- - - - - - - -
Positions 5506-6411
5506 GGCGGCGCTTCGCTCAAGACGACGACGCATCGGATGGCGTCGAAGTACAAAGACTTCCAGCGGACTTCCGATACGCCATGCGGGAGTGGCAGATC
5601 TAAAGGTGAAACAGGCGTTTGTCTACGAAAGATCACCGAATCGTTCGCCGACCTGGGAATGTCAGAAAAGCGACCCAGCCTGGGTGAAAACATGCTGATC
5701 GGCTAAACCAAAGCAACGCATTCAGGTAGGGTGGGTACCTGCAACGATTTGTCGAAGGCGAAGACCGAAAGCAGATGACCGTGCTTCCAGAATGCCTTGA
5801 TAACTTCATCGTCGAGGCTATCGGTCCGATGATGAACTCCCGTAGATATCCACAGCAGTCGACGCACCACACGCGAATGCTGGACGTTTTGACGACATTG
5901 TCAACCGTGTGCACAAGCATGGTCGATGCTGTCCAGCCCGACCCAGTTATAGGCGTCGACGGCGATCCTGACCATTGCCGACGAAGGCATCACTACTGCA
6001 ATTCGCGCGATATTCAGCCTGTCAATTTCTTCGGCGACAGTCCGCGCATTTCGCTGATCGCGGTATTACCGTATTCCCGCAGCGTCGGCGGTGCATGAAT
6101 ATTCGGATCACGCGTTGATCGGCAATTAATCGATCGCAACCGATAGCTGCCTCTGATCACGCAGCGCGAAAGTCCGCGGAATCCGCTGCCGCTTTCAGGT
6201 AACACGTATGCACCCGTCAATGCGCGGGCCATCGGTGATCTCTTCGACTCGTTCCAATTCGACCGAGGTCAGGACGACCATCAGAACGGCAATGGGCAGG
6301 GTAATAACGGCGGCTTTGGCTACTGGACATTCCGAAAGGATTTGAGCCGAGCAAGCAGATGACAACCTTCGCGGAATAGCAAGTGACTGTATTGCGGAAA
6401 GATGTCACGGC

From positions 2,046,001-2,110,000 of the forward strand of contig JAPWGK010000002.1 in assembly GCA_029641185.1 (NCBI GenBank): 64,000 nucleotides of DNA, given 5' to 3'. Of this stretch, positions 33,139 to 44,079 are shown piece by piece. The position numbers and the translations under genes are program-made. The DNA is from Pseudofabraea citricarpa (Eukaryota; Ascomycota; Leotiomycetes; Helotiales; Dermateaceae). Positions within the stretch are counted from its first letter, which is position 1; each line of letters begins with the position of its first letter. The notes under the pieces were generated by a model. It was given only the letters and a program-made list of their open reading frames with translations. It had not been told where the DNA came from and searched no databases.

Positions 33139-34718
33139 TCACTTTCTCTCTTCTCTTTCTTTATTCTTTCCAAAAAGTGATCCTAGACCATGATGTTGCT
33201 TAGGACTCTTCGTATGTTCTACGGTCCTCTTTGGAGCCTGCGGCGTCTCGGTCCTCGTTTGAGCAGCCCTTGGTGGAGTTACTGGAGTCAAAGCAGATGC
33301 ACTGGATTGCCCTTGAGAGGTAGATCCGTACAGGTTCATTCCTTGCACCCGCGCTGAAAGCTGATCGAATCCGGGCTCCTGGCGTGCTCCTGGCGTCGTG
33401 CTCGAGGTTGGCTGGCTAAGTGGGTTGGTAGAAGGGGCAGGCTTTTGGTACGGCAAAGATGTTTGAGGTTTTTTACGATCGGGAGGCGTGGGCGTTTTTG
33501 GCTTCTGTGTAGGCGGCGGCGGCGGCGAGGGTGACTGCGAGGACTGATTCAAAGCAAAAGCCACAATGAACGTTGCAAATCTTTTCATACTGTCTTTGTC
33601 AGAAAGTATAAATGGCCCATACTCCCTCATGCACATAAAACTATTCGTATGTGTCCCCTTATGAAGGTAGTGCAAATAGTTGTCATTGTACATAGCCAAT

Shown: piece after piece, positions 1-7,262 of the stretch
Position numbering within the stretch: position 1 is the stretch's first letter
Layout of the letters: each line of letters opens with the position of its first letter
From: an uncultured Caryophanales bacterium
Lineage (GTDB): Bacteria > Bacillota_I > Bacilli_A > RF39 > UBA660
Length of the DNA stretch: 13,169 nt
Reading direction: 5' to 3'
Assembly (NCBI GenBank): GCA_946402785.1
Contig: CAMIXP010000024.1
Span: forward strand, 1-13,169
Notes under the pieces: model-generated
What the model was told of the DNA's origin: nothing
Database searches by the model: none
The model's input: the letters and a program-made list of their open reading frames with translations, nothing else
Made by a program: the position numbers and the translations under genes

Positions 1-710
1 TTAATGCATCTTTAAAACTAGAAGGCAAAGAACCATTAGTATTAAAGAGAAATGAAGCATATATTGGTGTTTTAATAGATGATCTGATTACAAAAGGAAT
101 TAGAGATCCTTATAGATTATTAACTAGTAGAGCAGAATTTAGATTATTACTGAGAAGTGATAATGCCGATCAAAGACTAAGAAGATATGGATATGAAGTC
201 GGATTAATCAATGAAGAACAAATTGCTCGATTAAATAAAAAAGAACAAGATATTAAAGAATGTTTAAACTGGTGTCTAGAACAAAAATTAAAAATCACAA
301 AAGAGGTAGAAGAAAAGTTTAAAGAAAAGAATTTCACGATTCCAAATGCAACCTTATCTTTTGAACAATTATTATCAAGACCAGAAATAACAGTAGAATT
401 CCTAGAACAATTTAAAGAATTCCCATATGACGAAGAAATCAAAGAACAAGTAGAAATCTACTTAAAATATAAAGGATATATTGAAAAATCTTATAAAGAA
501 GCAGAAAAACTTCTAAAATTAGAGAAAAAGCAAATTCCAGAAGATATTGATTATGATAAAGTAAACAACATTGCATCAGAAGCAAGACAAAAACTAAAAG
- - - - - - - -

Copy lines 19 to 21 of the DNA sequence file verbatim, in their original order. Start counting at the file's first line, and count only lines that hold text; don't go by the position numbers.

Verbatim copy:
33601 AGAAAGTATAAATGGCCCATACTCCCTCATGCACATAAAACTATTCGTATGTGTCCCCTTATGAAGGTAGTGCAAATAGTTGTCATTGTACATAGCCAAT

Shown: piece after piece, positions 1-7,262 of the stretch
Position numbering within the stretch: position 1 is the stretch's first letter